Base/Stand for Hoffmann Machine

Mike Labbe

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We're setting ours up today, and need to build something for it to sit on.

I'm curious how you have yours set up? Height, design, photo, etc. I was thinking maybe a box/cabinet with some drawers underneath to store the supplies. (or not, if the exhaust port is in the way)

Thanks in advance
 

Mike Labbe

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We'll probably build a cabinet from 3/4" particle board, like we did for our other shop fixtures in the work rooms. I'll go take a look at the machine in a bit, it is still in plastic.
 

wpfay

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I used the cart I had designed for my MU-2. Just had to modify it a bit for the dust collection. I'm probably going to replace the top of the cart with a larger piece of plywood (all Baltic Birch) and may add a drawer for the peripherals for the Hoffmann. The dust collection is a DeWalt shopvac that rolls along with the cart, if needed.
The cart surface is 37"high putting the bed of the Hoffmann at 44.5". It's a good height, and I have good leverage with the handle (manual model). If you are designing from scratch, find what height is most comfortable for the primary user and build accordingly. With the pneumatic operation the mechanical advantage isn't important. Mine is also on casters (2 locking) because it has my thickness plane on the lower shelf, and has to be moved to the center of the room to effectively use that. If I'm using the Hoffmann, it's in something of a corner (nestled between the Brevetti infeed and the Phaedra outfeed fences).
If I had the space, I would build a pair of wing tables for the frame rails, left for before routing, and right after completing.
 

Mike Labbe

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Thank you both! So you think something with wheels? I wouldnt have figured that, but maybe it's a GREAT idea. Ours can go in a corner, as well.
 

Mike Labbe

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We're thinking of a 28" base for the machine to sit on, which takes 7.5" to the height of the guide arms. This would be equal working height as our traditional vnailer and joining table. (35.5" counter height)
We're going to make it 30x30 for the width, which is larger than needed, with some drawers in the face.

If we think it need wheels, we will look at that in the future.
 

FramerInTraining

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Thank you both! So you think something with wheels? I wouldnt have figured that, but maybe it's a GREAT idea. Ours can go in a corner, as well.
My space is small, so I put everything on wheels.
 

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Mike, I have most of my "stationary" tools on casters, including my vintage Powermatic table saw (600+ pounds of cast iron). With restricted space, I have to be able to wheel tools out of the way, or into position for working.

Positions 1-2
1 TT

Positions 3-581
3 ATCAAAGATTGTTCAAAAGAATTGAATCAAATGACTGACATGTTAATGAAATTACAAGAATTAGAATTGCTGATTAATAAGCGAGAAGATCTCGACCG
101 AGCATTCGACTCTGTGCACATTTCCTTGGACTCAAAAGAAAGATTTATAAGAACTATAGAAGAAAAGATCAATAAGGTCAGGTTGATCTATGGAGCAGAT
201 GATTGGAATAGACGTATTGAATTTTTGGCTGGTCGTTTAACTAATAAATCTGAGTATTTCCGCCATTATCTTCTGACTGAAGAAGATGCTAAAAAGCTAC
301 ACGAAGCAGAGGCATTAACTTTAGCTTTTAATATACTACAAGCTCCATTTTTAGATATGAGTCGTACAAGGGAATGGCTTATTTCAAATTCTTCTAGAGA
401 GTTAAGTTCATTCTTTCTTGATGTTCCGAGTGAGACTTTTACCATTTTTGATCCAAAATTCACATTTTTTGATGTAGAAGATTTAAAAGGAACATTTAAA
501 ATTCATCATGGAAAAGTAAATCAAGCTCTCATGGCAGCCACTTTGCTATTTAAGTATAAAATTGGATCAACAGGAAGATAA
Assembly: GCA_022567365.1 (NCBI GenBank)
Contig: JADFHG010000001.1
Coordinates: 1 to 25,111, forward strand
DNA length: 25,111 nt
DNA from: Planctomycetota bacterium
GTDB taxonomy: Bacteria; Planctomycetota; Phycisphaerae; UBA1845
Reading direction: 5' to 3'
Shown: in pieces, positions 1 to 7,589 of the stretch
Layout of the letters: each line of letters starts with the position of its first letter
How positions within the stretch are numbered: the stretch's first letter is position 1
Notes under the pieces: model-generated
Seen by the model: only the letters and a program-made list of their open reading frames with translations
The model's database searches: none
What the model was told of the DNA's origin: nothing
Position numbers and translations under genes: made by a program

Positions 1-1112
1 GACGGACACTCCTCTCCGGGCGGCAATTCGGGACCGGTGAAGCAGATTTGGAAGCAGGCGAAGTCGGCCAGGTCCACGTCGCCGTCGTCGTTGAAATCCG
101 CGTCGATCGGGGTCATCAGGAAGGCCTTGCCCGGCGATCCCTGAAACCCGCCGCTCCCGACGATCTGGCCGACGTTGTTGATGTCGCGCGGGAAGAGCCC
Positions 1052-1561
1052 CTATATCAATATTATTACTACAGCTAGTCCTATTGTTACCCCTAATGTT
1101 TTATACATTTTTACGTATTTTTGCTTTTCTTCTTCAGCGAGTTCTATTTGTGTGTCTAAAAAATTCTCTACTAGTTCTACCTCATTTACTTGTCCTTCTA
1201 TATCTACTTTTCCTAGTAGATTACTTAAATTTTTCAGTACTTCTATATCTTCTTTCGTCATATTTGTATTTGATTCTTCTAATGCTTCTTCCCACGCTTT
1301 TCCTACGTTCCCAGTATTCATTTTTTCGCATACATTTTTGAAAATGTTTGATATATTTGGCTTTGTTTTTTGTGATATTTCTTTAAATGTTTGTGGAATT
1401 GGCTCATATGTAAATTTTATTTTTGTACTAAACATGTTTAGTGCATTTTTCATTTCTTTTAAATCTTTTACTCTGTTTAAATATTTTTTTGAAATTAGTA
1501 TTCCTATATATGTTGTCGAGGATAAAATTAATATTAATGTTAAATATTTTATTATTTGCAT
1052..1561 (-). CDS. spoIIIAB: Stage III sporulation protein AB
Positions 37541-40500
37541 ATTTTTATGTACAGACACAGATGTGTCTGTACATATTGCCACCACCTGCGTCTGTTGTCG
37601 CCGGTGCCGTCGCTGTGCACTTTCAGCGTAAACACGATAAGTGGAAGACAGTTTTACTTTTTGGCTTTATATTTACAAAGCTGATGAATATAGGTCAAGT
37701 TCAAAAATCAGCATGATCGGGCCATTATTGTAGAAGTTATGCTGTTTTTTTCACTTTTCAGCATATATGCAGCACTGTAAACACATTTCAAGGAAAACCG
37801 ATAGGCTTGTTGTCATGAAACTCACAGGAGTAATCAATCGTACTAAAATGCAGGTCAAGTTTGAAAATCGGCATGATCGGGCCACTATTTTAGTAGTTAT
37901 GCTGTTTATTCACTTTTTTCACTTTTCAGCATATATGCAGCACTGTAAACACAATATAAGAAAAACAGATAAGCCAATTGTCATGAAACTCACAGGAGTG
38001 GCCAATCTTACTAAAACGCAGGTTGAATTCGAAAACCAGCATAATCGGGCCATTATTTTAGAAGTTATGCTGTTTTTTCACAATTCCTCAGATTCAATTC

I've also designed a modular work bench for the shop that would consist of 3 40" X 60" work spaces that can be reconfigured as needed for larger projects. All on casters.
 

Mike Labbe

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All of the loud "messy" tools live in the basement, where there is plenty of room. (our basement work and storage area is twice the size of our upstairs area. We already cut up all the pieces of lumber. and put some "feet" (rails) on the base to keep it from touching the floor (in case of a water leak, and so wheels could be put underneath in the future; without changing the height)

Thanks to you both!
Mike
 

Mike Labbe

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She's not pretty and she's not finished yet, but here's where we are at so far
20220103_142535.jpg
 

wpfay

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IMG_0765.jpg Here's mine in my uber messy cutting room. If you are not going to have the back panel attach to the side panels, you might want to add a small face plate to the upper front to tie the top and side panels together a bit more robustly. Not so much an issue with a stationary tool, but if you start rolling it around on castors...
You can see that the work surface is a bit small for the machine's footprint, so that will probably get changed out and additional storage on the sides will be added.
I'll probably run hard PVC ductwork for the dust extractor, so I can detach the shop vac and use it to clean the other tools and floor. Right now I have to spin the Hoffmann around to detach the vac hose.
 

Mike Labbe

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Wow we had very similar ideas! It's pretty sturdy. I think you could park a rhino on top. The back holds it together, and there is a center support that is slightly off-center (to allow for exhaust port), which goes directly to the back plate. Andy will be putting a couple drawers and shelves in, and some floor tiles on the top. I don't think this one will ever be getting castors.

We use a very similar wet dry vac, branded with a different name, for our saw. We will grab another one for this, and another auto switch.

Thank you for sharing!
 

Mike Labbe

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We finally had some time to set it up today. What a nice piece of equipment!

We opted for a RIGID brand 5hp vacuum, identical to the one from nearly 20 years ago that is still in service for the saw. I piped that in from the unit, through a cyclonic dust stopper device that clamps on top of a homer bucket, then to the vac with a hepa filter. We still need to get an auto switch to turn the vac on automatically. (It is on a power strip, for now)

Andy has only joined 1 frame so far, but it was flawless. He's anxious to learn more about it and start using it for production.
 
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